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If you or someone you know is charged with a domestic violence offence our expert lawyers can help you navigate through these testing times.
Domestic violence offences in New South Wales are covered by the Crimes (Domestic and Personal Violence) Act 2007, which this document will refer to as The Act.
The justice system is dealing with increasing instances of domestic violence offences. Domestic violence includes an array of criminal behaviours such as physical, verbal or emotional abuse. The common theme is that the victim either is, or has been, in a domestic relationship with the accused. Domestic violence offences are heard before a Magistrate in the Local Court.
Being charged with a domestic violence offence can result in serious consequences. Such consequences can be the inability to work with certain categories of person, the seizure of firearms, the inability to contact the victim and even restricted travel to certain international destinations.
Sadly, domestic violence allegations are used by vindictive “victims” to further other legal matters, such as Family Law proceedings.
Common methods of proceeding is to contest the charge in a Defended Hearing or consent without admissions. Whichever way you wish to proceed Goldman lawyers has a 24 hour a day crime line to provide you with initial advice. Call 0435 101 184 to speak to a specialised criminal lawyer.
Call our criminal defence team for a no-fee first appointment to learn more about your rights and legal options. Check the information below on domestic violence offence for general information before you call.
What is an apprehended domestic violence offence
Relationship with the victim
A domestic relationship in defined in section 5 of The Act. Broadly speaking it refers to two persons who have: been in an intimate relationship, is or have lived together, a relative of a person who otherwise meets the definition or a person who previously held a domestic relationship with the victim.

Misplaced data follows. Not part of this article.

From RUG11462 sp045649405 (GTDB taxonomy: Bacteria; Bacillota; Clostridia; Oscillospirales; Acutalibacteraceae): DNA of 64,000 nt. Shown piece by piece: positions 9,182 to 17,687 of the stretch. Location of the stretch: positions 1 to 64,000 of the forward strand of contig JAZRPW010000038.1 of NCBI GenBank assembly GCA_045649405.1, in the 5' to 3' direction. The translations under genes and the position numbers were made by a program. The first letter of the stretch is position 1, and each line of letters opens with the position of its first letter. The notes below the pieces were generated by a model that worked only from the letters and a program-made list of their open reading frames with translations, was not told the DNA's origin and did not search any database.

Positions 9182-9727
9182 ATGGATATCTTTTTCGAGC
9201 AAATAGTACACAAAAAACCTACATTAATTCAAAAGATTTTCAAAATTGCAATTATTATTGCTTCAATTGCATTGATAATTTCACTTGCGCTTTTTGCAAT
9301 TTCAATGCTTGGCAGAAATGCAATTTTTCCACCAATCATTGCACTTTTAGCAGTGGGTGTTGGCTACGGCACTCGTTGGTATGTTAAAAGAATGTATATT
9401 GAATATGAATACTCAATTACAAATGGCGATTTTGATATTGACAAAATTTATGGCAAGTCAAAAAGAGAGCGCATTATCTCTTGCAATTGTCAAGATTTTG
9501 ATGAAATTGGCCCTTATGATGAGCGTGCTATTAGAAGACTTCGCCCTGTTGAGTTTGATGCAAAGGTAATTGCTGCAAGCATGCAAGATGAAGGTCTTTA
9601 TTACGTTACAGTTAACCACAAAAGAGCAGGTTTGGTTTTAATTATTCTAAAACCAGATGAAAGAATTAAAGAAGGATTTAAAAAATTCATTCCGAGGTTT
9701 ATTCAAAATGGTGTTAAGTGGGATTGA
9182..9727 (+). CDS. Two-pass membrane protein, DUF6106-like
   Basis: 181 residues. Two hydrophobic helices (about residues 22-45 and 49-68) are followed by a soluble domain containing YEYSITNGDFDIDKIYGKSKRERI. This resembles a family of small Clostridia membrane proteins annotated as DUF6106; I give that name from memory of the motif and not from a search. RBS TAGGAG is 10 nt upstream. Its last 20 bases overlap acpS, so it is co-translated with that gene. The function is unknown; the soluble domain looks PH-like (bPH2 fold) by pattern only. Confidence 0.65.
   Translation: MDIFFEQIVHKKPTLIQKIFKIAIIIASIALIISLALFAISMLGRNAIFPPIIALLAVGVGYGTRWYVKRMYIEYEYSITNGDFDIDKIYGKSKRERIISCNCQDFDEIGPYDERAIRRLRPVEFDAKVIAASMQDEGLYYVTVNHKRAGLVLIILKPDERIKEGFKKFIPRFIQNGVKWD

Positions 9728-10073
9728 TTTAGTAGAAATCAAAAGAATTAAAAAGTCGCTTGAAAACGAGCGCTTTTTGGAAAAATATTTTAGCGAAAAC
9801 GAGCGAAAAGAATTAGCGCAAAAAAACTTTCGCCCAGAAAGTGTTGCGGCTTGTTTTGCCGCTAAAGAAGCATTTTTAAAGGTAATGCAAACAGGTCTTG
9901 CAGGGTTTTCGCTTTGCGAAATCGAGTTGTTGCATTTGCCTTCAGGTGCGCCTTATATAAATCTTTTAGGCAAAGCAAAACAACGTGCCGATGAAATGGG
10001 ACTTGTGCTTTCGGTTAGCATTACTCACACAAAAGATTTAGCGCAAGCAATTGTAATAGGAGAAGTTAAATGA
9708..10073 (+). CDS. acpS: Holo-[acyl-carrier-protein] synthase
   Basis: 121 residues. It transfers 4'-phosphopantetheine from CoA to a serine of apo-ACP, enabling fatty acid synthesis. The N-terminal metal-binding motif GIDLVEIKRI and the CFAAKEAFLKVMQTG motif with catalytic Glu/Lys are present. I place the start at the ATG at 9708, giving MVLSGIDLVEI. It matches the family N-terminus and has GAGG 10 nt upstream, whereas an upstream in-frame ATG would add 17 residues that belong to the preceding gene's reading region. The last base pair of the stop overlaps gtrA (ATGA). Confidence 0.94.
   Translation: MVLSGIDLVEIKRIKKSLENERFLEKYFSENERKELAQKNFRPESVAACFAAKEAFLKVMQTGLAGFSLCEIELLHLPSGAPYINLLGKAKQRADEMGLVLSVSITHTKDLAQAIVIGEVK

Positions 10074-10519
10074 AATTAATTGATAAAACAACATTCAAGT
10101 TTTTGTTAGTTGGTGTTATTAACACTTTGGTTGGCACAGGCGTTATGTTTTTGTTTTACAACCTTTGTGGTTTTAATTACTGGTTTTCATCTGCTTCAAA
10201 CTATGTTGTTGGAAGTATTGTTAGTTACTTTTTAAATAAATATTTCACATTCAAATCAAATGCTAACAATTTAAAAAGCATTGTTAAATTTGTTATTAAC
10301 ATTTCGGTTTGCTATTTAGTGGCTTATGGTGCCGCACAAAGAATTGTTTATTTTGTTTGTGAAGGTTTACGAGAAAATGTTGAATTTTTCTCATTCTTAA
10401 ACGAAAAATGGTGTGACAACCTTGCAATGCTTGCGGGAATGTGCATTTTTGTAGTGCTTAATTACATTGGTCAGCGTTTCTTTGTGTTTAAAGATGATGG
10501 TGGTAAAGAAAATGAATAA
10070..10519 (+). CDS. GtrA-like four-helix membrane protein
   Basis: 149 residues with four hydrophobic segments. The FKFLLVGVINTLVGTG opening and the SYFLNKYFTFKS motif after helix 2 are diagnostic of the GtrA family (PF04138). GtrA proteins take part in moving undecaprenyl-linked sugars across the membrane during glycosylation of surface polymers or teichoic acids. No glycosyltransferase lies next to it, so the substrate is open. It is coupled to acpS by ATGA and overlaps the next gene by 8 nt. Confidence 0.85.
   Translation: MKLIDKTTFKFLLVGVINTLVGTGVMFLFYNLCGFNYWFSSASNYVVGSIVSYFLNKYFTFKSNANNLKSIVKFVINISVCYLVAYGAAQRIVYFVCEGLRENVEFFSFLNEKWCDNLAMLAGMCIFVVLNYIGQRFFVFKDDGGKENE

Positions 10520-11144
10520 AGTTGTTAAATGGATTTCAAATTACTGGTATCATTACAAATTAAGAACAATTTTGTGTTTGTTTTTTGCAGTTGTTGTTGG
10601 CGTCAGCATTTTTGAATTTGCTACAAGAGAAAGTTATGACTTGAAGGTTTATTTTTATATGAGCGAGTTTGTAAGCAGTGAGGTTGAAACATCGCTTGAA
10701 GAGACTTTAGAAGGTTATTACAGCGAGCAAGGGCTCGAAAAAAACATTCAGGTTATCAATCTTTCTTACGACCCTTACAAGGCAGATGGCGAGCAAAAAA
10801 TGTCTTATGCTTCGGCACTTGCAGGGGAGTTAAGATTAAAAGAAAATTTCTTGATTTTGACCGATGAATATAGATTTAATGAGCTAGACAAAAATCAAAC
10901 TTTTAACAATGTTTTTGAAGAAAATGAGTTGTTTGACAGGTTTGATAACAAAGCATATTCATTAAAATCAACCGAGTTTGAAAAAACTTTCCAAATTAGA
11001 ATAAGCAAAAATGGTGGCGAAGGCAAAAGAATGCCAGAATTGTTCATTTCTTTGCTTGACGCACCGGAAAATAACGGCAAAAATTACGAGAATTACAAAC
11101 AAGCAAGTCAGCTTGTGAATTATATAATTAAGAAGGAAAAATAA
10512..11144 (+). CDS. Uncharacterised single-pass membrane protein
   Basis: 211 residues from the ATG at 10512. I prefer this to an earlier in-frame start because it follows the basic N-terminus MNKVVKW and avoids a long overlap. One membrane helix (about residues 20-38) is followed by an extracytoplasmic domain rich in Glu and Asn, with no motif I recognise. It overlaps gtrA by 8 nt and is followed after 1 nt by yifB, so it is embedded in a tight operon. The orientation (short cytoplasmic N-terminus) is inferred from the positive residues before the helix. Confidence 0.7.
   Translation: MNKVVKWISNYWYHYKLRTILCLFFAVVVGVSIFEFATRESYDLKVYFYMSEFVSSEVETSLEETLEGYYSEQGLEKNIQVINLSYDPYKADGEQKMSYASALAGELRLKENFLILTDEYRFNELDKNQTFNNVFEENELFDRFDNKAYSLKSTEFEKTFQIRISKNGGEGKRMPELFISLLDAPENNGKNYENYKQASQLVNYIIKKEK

For example a person’s ex-partner and current partner would have a domestic relationship with each other for the purposes of The Act, even if they have never met.
If the victim does not satisfy the definition of domestic relationship, an application can be made for an Apprehended Personal Violence Order. Common examples are neighbours or colleagues.
Behaviours which call for protection
AVO’s are made by the court to protect named persons from violence, intimidation and harassment.
Section 4 of The Act outlines the criminal offences which satisfy the meaning of a personal violence offence; generally speaking, if you are charged with one of the listed offences, an application for ADVO will accompany that charge. An AVO can be applied for without an accompanying charge.
It is important to remember that bullying, stalking, intimidation and harassment constitute grounds for an AVO. Therefore actions taken on the internet or over the phone often give rise to an application for an AVO
Apprehended domestic violence order (AVO)
Who can apply for a protection order
An individual can apply to the court for ADVO. It is more common that the police will make an application on behalf of the victim.
In some circumstances the police must apply for an AVO if they suspect on a reasonable basis that: the defendant has, or is likely to, commit a domestic violence offence against the victim; the defendant has recently, or is expected to, stalk, intimidate or harass the victim; the defendant has committed or will commit an offence against a child or young person.